May 11, 2020 - Health
New York to open certain low-risk businesses statewide this week
New York will ease some coronavirus-related restrictions and open "certain low risk businesses and recreational activities" statewide starting May 15, Gov. Andrew Cuomo announced Monday.
Why it matters: It's a sign that New York has seen the worst of its coronavirus outbreak and is slowly looking to return to normalcy, though Cuomo has cautioned at every chance he gets that a rush to reopen without proper precautions in place could be devastating.
Details: As part of New York's modified restrictions:
- Retail stores will be allowed to do curbside pickup, while essential retail will continue working under previous restrictions.
- Low-risk businesses can open statewide, such as landscape and gardening.
- Residents will be allowed to participate in low-risk outdoor activities like tennis and go to drive-in movie theaters.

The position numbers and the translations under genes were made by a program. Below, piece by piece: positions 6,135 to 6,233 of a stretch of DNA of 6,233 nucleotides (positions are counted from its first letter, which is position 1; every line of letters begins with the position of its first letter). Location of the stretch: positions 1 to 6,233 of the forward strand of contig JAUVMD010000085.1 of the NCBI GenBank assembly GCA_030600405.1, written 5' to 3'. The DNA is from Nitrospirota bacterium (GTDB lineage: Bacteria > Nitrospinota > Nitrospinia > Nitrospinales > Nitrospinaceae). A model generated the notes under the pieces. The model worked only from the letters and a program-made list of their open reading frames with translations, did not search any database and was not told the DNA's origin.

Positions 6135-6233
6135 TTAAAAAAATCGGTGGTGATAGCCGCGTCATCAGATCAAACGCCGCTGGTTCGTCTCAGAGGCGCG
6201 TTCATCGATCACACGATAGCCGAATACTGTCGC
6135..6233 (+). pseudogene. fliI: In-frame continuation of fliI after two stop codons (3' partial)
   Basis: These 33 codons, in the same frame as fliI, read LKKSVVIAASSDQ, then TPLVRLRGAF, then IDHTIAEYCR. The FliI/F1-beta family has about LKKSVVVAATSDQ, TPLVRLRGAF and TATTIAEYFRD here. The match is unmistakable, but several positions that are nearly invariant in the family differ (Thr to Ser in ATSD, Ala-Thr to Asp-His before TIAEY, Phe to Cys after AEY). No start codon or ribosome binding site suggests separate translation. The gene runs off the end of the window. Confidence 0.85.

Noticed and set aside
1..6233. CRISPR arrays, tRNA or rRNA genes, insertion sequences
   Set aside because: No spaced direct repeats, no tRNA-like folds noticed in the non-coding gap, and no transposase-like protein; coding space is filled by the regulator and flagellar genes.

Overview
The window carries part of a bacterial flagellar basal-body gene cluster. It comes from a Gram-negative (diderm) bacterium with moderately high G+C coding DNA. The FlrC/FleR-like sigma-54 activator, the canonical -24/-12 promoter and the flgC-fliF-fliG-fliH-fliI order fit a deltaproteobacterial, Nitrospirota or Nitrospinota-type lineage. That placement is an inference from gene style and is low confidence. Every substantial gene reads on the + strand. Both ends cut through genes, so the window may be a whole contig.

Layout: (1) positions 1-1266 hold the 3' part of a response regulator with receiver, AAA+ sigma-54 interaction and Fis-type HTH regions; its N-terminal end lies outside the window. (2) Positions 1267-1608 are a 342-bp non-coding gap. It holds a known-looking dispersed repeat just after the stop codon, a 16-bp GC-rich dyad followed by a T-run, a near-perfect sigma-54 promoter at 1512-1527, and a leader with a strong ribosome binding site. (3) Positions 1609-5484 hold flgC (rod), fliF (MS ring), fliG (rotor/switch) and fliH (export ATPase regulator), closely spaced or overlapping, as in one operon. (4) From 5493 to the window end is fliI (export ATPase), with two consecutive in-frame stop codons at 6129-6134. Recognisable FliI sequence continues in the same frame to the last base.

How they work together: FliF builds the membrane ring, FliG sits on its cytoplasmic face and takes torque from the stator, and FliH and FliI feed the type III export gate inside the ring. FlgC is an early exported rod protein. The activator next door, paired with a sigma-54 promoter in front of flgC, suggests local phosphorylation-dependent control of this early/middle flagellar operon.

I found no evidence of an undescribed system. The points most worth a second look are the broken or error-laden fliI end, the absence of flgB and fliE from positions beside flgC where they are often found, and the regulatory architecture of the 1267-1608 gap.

- Local officials will be responsible for having testing and contact tracing systems in place.
- Local officials will also have to monitor infection rates on a "day-to-day basis, if not an hour-to-hour basis," Cuomo said.
Cuomo also mandated that regions must meet seven metrics in order to reopen:
- 14-day decline in hospitalizations or under 15 new hospitalizations (three-day average).
- 14-day decline in hospitalized deaths or under five new (three-day average).
- New hospitalizations — under two per 100,000 residents (three-day rolling average).
- Share of total beds available (threshold of 30%).
- Share of ICU beds available (threshold of 30%).
- 30 per 1,000 residents tested monthly (seven-day average of new tests per day).
- 30 contact tracers per 100,000 residents or to meet the current infection rate.
What he's saying:
"Depending on how intelligently you increase activity will be the possible effect on the spread of the virus. You need to know what the impact is. You need to know it in real time. And you need to be in a position to respond. If it does not go well and you see that infection rate moving, because the hospitals tell you they see an increase or because your testing data shows an increase, you have to be able to pull the plug."